Authorities must act to improve advice gap, study warns

Authorities must act to improve advice gap, study warns

A think tank has called on the government and regulator to improve the nation’s pension knowledge after a study highlighted the significant gap in the take up of guidance and advice.

Just one fifth of 50 to 64 year-olds have spoken to a financial adviser about their pension, according to a survey by the Social Market Foundation, and more than two thirds (69 per cent) of those surveyed said they do not know how much money they will need for retirement.

On average, those approaching retirement age are almost £250,000 short of the pension pot they need in order to maintain the lifestyle they would like in retirement, which SMF says represents a total annual savings gap of £132bn across the country.

Scott Corfe, research director at SMF, said there is a “serious” gap in the provision of advice and guidance around pensions which leads to real financial harm.

"The blunt truth about pensions is that many people don't know enough to make the decisions that would give them the retirement they want,” he said. 

“Poor information will mean poor outcomes for too many people.”

Some 20 per cent of 50 to 64 year-olds with a pension have received advice from an independent financial adviser, and only 14 per cent of those accessing a defined contribution pension pot for the first time have sought guidance from the government’s Pension Wise service.

The report, which was sponsored by Phoenix Group and carried out by Opinium, surveyed 2,011 UK adults aged 50 to 64 between November and December last year, as well as an online focus group of 30 respondents participating between December 17 and 21.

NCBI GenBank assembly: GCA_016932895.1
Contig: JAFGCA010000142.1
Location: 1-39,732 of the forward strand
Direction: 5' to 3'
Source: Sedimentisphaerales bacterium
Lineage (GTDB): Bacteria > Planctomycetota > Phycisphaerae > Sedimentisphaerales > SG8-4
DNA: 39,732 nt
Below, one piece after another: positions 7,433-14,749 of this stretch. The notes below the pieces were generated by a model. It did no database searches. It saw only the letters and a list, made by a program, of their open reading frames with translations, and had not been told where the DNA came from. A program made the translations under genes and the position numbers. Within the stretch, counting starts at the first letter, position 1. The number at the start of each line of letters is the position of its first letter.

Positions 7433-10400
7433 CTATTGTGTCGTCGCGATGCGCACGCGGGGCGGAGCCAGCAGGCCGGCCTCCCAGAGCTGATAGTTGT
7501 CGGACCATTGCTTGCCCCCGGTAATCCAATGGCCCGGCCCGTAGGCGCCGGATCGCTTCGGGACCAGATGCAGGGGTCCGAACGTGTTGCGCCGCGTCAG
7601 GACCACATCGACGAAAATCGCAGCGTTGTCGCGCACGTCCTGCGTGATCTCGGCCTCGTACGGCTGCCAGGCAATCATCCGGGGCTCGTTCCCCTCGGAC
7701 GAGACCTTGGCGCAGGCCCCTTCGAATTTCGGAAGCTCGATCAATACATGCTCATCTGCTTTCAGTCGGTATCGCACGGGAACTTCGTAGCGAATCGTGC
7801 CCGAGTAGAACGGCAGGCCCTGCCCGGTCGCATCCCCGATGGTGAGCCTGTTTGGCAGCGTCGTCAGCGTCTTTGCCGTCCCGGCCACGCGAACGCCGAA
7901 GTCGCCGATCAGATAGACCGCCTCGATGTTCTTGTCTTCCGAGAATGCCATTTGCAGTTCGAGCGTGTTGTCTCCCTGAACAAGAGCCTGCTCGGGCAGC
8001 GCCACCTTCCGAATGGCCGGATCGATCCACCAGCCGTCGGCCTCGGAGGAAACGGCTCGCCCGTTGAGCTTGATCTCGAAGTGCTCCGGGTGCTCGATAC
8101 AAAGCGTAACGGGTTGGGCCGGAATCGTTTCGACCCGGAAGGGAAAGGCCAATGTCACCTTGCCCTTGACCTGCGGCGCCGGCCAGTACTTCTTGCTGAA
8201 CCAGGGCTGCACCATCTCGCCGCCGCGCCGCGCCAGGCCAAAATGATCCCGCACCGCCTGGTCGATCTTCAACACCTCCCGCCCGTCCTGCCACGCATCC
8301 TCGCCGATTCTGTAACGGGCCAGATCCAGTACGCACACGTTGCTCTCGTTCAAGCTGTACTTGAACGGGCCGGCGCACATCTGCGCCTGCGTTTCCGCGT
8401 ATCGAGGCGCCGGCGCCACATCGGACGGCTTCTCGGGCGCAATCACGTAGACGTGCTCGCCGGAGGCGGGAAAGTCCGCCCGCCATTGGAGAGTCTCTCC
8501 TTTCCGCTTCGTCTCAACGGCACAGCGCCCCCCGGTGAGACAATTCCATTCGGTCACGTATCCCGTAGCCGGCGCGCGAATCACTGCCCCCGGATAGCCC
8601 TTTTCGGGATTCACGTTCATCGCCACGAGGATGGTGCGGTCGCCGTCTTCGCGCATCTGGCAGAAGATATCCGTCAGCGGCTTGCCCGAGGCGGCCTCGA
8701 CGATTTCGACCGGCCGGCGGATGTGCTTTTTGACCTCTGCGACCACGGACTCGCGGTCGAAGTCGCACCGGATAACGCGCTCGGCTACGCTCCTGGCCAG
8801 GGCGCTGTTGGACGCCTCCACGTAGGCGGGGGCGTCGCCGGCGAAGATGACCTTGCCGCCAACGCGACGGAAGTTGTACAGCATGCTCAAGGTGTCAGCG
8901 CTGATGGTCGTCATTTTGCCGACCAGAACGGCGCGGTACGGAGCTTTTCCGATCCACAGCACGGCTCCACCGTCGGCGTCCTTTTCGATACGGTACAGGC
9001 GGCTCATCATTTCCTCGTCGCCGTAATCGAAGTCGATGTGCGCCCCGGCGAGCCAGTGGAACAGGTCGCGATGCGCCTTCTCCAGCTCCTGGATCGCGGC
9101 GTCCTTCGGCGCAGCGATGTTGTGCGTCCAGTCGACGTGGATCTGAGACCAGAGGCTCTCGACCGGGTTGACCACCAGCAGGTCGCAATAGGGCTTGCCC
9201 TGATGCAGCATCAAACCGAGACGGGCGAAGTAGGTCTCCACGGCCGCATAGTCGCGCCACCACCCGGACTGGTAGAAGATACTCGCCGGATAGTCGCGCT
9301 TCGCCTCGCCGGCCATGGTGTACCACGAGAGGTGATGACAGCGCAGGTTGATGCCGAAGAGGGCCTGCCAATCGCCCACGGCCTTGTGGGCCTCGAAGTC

The report showed that the most common reason for individuals not seeking support was “overconfidence”. Some 28 per cent of respondents said they had enough knowledge enough to take decisions without advice, with 34 per cent of men saying this, compared with 22 per cent of women.

Just under half (47 per cent) of those surveyed said they had heard of Pension Wise.

The report has included five recommendations to solve this guidance gap:

  1. The Pension Wise service should be expanded, to provide tailored guidance and allow those between the ages of 40 and 50 to book an appointment.
  2. Pension Wise’s online service should be improved, including the provision of robo-guidance and robo-modelling.
  3. The FCA should, at a minimum, provide clearer information on its current definitions of guidance and advice, including “gold standard” examples of guidance that does not stray into advice.
  4. Make it standard practice for advice to be sought before savers can access their pension pot.
  5. Significant investment from the government into a nationwide pensions awareness campaign to bring home the need for individuals to prepare.

The guidance gap

Andy Curran, chief executive, savings and retirement, Phoenix Group, said the report identifies the cost of the guidance gap, but that it is not a “one and done” solution.

“The reality is the majority of people have to navigate the complexities of pensions on their own," he said.

The report identifies the cost of the huge guidance gap and how millions of savers could be substantially better off if this gap was closed, he said.

"While regulated financial advice sets a ‘gold standard’ for helping people, it is not likely to be the solution for the vast majority. Even the government’s free Pension Wise service is limited in its scope.” 

Phoenix Group is calling for a government-led working group to be set up to foster collaboration between the regulator, the advice community, providers and consumer groups.